Growing up in modern society, I never experienced being an adult without modern technology like computers and cell phones. Sure I could very easily hide my laptop and cell phone under my bed for a week but everyone else would still be functioning with their technology. In the long run, it would appear as though such a move would remove me from standard ways people communicate. Though that doesn’t stop some.
I want to make a special classification for social technology. By this I mean computers, phones or any device that can be used as a means of communication. Social technology does not include a digital camera or a power drill. What was unique about the monastery experience was that no one had their social technology.
The question arose, is anything missing? What value does social technology add? In my experience and in my conversation with others, nothing felt lacking and there was trouble defining the value add.
The argument as I understand it is that social technology gives us greater reach. Like capitalism, it allows us to connect the world and gain access to resources we would not otherwise have in our backyard. The loss aversion principle is in play here: people do not want to lose value they currently feel they have regardless of wether is actually creates value. What I mean is, I would not want to lose having a device that allows me to communicate with anyone I know at any time. In modern society, it doesn’t matter whether that actually improves my life, it is a perceived value I would feel loss over.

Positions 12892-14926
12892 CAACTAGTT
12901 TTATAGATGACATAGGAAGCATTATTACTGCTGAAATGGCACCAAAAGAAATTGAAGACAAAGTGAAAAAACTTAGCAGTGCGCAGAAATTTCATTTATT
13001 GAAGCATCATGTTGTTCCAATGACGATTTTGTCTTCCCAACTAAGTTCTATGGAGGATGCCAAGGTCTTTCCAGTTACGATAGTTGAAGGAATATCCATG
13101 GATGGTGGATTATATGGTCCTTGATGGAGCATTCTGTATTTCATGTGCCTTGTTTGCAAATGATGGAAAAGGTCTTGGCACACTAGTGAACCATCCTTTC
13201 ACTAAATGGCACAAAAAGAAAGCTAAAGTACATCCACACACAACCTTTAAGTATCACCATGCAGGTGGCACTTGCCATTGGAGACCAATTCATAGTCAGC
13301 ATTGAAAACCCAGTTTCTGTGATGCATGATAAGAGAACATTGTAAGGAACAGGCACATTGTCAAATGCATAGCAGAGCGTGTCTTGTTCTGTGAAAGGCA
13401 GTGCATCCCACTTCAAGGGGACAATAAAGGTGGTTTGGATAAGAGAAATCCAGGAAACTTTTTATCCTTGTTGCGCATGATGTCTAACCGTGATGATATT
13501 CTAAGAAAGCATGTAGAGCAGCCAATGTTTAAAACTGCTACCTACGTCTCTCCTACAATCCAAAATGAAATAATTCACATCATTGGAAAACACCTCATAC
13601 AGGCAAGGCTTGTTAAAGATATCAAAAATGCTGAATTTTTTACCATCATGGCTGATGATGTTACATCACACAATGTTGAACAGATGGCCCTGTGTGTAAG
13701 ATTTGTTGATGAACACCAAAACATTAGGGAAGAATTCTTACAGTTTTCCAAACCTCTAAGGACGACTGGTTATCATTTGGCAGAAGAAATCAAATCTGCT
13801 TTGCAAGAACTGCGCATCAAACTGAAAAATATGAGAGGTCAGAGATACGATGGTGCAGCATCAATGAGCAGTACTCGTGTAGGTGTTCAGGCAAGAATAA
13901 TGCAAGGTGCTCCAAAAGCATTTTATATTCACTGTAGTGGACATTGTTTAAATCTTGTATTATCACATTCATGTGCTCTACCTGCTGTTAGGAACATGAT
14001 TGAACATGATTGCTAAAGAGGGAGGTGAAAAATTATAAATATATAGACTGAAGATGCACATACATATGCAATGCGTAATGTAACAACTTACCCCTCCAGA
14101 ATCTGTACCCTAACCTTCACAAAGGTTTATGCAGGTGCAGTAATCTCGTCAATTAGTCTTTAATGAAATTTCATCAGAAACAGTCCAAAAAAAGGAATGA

This all drops when no one has the social technology. I am not at a loss if the value I perceive is not actionable – if my device doesn’t let me call anyone because I have no signal.
What made the monastery socially successful was that everyone there was part of a community. I had no choice but to interact and build relationships with the people around me. Unlike a city block in San Francisco where not a single person on that street knows their neighbor, I met everyone. There was no outside reach, no importing satisfaction from elsewhere. Anything I wanted to learn, I had to ask people about – I couldn’t Google it. Any social interaction required I talk to people – I couldn’t scroll through Facebook.
Importing satisfaction. Outsourcing social needs. How does one build a physical community in a world where people are constantly reaching outside the physical community?